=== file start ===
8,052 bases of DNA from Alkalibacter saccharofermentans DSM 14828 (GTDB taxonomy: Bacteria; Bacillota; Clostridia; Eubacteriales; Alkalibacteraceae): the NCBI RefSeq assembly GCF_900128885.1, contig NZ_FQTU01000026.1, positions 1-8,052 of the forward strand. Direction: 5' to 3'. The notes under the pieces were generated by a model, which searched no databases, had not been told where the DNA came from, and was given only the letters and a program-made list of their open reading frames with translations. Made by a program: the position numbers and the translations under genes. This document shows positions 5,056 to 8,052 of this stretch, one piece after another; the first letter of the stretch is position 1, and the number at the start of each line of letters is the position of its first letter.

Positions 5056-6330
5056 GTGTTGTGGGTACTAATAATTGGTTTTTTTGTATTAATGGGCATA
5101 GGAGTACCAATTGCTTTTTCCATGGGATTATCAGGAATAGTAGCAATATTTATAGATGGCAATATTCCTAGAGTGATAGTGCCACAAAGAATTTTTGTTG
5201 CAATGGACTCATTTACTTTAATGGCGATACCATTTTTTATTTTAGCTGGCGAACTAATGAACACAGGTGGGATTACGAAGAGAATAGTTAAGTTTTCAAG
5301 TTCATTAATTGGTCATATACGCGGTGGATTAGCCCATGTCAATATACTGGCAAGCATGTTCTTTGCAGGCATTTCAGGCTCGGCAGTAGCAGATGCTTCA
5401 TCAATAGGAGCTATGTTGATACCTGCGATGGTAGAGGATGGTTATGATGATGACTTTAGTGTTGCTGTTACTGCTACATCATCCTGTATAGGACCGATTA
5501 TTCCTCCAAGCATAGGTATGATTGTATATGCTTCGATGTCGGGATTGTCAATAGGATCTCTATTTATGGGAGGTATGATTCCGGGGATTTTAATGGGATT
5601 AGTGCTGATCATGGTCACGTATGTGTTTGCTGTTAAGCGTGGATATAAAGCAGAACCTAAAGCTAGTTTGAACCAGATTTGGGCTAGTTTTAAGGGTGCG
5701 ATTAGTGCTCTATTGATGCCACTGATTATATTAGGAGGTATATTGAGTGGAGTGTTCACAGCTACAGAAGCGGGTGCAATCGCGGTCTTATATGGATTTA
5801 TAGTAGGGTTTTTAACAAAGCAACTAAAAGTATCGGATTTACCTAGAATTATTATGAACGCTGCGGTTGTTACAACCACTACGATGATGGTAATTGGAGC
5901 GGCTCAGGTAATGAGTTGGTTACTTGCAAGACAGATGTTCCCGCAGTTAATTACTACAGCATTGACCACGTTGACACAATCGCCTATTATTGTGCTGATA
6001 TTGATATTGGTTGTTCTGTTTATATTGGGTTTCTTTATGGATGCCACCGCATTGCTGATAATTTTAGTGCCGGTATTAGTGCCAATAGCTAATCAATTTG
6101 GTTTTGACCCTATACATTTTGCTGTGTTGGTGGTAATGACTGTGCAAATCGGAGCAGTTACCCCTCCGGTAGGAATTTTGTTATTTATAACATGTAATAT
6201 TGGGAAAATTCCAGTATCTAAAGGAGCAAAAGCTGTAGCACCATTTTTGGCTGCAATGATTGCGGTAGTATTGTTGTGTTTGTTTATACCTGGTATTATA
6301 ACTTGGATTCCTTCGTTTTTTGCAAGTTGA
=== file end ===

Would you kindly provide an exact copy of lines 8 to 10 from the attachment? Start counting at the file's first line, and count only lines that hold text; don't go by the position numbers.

5501 TTCCTCCAAGCATAGGTATGATTGTATATGCTTCGATGTCGGGATTGTCAATAGGATCTCTATTTATGGGAGGTATGATTCCGGGGATTTTAATGGGATT
5601 AGTGCTGATCATGGTCACGTATGTGTTTGCTGTTAAGCGTGGATATAAAGCAGAACCTAAAGCTAGTTTGAACCAGATTTGGGCTAGTTTTAAGGGTGCG
5701 ATTAGTGCTCTATTGATGCCACTGATTATATTAGGAGGTATATTGAGTGGAGTGTTCACAGCTACAGAAGCGGGTGCAATCGCGGTCTTATATGGATTTA